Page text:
The Savery family of Chester County, Pennsylvania, produced two generations of eminent mechanical engineers. The Savery family papers consist primarily of those of Thomas H. Savery (1837-1910), his son William H. Savery (1865-1949), and William H. Savery's daughter Sara L. Savery (1897-1979) conerning the family papermaking machinery businesses, financial investments, and real estate activities documented through both personal and professional correspondence, business records, blueprints, and reports.
The Scott Paper Company pioneered the manufacture and marketing of toilet paper and paper towels. It was incorporated in Pennsylvania on December 21, 1905, as successor to the Scott Paper Company, Ltd., organized in October 1879. The records consist of the minute books for thirty of Scott Paper Company's dissolved predecessor and subsidiary corporations. The minutes trace the organization of the various firms and Scott's program of securing control of timber resources and pulpwood manufacturing capability.
Personal and business diaries of Thomas Savery documenting his career from 1864 to 1910 that include technical drawings and experimental data used in developing his patented papermaking machinery. Savery's career as machine shop foreman and general manager at Pusey & Jones is also described. The day to day activities of the shops in which he worked are detailed as well as his income, expenses, and investments. Among projects noted is the construction of Machinery Hall at the 1876 Centennial Exhibition. There are also discussions of his involvement in the Harper Ferry Electric Light & Power Company, York Haven Water & Power Company and York Haven Paper Company. There is a volume detailing his involvement in the Denver pulp and paper industry. Savery's involvement with the Wilmington Board of Trade and the Society of Friends are described in these volumes. There are also numerous notations on his personal and cultural life.
Thomas H. Savery (1837-1910) was president of Pusey, Jones and Company, a major ship builder and manufacturer of papermaking machinery in the late nineteenth and early twentieth centuries. The papers are a fragmentary collection of Savery's diary, correspondence, and financial papers. The materials document his early career, papermaking machinery business ventures, some personal correspondence, and speeches.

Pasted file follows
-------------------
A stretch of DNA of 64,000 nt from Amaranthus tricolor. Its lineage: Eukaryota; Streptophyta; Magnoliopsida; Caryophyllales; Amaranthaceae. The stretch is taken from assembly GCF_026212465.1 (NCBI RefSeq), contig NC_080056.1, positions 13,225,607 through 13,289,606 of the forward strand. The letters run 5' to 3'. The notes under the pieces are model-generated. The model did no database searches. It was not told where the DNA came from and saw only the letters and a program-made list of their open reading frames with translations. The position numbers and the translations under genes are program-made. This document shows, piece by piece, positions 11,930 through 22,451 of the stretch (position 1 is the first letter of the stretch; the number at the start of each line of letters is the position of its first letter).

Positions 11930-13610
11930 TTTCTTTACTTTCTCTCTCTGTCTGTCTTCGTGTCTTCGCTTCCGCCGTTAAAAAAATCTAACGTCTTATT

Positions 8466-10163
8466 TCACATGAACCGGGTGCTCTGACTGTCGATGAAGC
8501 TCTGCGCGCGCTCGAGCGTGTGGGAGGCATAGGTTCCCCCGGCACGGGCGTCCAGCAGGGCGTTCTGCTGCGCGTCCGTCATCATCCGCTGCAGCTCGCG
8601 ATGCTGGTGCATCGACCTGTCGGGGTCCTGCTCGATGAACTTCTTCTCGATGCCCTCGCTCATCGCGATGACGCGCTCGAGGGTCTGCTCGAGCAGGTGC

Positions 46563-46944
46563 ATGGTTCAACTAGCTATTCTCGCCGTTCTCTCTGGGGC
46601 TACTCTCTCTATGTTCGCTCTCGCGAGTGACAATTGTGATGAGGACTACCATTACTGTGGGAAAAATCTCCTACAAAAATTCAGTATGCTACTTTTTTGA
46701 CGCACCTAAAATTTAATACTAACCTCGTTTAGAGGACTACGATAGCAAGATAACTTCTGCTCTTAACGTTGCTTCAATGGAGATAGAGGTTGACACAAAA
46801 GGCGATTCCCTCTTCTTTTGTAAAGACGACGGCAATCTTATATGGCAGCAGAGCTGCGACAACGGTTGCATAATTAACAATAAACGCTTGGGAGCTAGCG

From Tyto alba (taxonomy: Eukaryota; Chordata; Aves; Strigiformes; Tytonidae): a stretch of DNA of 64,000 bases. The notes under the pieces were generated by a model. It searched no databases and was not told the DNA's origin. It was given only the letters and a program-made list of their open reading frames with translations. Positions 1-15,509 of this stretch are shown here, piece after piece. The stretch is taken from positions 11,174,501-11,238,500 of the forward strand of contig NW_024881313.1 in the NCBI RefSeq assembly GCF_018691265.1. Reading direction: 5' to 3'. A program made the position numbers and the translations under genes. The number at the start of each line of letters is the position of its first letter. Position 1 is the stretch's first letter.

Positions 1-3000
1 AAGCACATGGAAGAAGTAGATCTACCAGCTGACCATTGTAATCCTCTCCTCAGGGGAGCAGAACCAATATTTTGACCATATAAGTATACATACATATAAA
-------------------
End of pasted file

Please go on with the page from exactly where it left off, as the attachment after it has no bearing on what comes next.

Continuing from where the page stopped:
Thomas H. Savery (1837-1910) was president of Pusey, Jones and Company, a shipbuilder and papermaking machinery manufacturer in the late nineteenth and early twentieth centuries. In 1864 he married Sarah Pim Savery (1837-1928). This collection consists of ther business and personal papers of Thomas H. Savery, primarily related to his papermaking machinery ventures, and twenty-nine diaries of Sarah Pim Savery.
Thomas H. Savery (1837-1910) was president of Pusey, Jones and Company, a ship builder and manufacturer of papermaking machinery in the late nineteenth and early twentieth centuries. Copies of patents and correspondence relating to patents and royalties on inventions in papermaking, including the use of devices patented to others.
Thomas H. Savery (1837-1910) was president of Pusey, Jones and Company, a ship builder and manufacturer of papermaking machinery in the late nineteenth and early twentieth centuries. This collection is two volumes of Savery's original and published patents issued to him for papermaking machinery dating between 1868 and 1906.
William H. Savery (1865-1949) was a paper manufacturer and president of the Harpers Ferry Paper Company, the Harpers Ferry Electic Light Company, and the Shenandoah Pulp Company. He was also president and general manager of the Parsons Engineering Company. The collection documents Savery's involvement with the Parsons Engineering Company, the York Haven and Harpers Ferry Paper Company from 1899 to 1920.
William H. Savery (1865-1949) was a paper manufacturer and president of the Harpers Ferry Paper Company, the Harpers Ferry Electic Light Company, and the Shenandoah Pulp Company. He was also president and general manager of the Parsons Engineering Company. Consists of thirty-seven diaries and notebooks of Savery, dating from 1873 to 1918.
William Young (1755-1829) was a Philadelphia bookseller and later a manufacturer at Rockland, Delaware. Miscellaneous papers including genealogical and biographical information, letter, and paper samples produced by Young.
William Young (1755-1829) was a Philadelphia bookseller and later a manufacturer at Rockland, Delaware. Letters to Young regarding paper business, two ship bill of lading, and two legal documents on paper produced by Young.
The Young and McAllister families were prominent families in the Associate Presbyterian community in Philadelphia. William Young (1755-1829) was a Philadelphia bookseller and later a manufacturer at Rockland, Delaware. John McAllister Jr. (1786-1877) ran the Philadelphia optical firm of that same name. This small collection of papers relate to the Young, McAllister, and Warner families. Approximately half of the material are correspondence from John Young, William Young, John McAllister Jr., and Joseph T. Warner; the other half are miscellaneous documents related to the families and businesses they were involved with including Rockland Manufacturing Company and McAllister Spectacle Company.